It might be too early to think about New Year’s resolutions, but look at the big stores already promoting Christmas and it isn’t even Halloween!
Resolutions are fun to make every year, but it is sometimes hard to measure their success. Learning about landscaping and gardening is a good example.
Hawaii is unique in its horticultural blend of plants and landscapes. Although we live in the tropics, gardening is heavily influenced by the ways of Europe and the Americas. This plus Asian, Polynesian and African agricultural influences have made landscaping and gardening fun — but a bit complicated.
Fortunately, the University of Hawaii College of Tropical Agriculture and Human Resources has been active in the development of the Master Gardener program in Hawaii County. If you decide to get involved with the program, you will have 45 hours of classroom and hands-on horticultural training, plus ongoing continuing education. Course topics include basic botany, native plants, nutrition, insect and disease management, propagation, pruning and much more.
Once you finish the course you become a local expert to assist others to be better gardeners. Master Gardeners also have several outings each year and get involved with community landscape projects.
Registration for the 2020 class series closes Nov. 15, so you will want to register as soon as possible. Classes start Jan. 14 and run from 9 a.m.-noon each Tuesday through April 7.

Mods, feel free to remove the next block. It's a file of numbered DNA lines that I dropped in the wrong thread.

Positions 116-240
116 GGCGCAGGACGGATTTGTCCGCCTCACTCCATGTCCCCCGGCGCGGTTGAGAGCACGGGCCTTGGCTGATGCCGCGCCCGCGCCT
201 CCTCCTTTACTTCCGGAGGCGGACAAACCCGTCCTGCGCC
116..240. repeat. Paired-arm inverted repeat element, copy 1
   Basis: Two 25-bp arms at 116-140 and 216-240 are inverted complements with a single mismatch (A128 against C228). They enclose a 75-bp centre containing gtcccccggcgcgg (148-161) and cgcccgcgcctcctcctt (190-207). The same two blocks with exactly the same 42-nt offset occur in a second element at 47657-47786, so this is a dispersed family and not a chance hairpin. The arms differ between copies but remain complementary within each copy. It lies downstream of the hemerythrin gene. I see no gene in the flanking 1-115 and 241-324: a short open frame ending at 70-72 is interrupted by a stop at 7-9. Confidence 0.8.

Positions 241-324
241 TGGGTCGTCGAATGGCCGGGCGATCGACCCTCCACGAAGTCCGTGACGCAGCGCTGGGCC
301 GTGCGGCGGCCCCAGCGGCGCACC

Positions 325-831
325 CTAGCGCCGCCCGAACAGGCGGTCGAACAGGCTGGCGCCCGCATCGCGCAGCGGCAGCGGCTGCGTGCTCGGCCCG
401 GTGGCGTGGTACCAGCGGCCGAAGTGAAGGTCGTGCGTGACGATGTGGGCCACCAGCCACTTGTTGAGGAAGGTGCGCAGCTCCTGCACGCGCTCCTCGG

The program includes field trips such as visiting the Kona Cloud Forest Sanctuary in Kaloko Mauka, where prospective and seasoned Master Gardeners will plant native hibiscus and collect seed of the famous blue marble trees used in the making of Buddhist prayer beads.
For more information or inquire about getting a blue marble plant, contact Master Gardener Gary Kastle at 929-8726.
The sanctuary is a 70-acre forest dedicated to teaching living forest-friendly and reminding folks that our forests are the lungs of the planet. Most of the land is native forest, but 15 acres that were originally pasture are now totally reforested with a variety of plants and trees donated by plant societies and the state Department of Land and Natural Resources Division of Forestry and Wildlife. Once the aggressive kikuyu grass was suppressed by shade, many native plants began to re-establish themselves.
Hawaii Island Land Trust and Moku Keawe Land Conservancy are cooperating in preserving the sanctuary forest.
For information about the conservancy, contact Janet Britt at 769-4343 or by email at Janetbritt50@gmail.com.
To learn more about the Master Gardener program in West Hawaii, contact UH Extension agent Ty McDonald at 322-4893 or by email at firstname.lastname@example.org. In East Hawaii, call Extension agent Eli Isele at 969-8209 or by email at email@example.com.
Another way to learn and apply your horticultural knowledge is to join a plant society such as the Hawaii Island Palm Society, Hawaii Chapter of the American Rhododendron Society or one of the many orchid societies. We also have societies and associations focusing on coffee, tea, nuts and tropical fruits.
Information about getting in touch with these organizations is available online or by contacting the UH College of Tropical Agriculture and Human Resources offices in Hilo and Kona. Getting connected with local plant enthusiasts is a great way to expand your knowledge with others of our island community and make friends.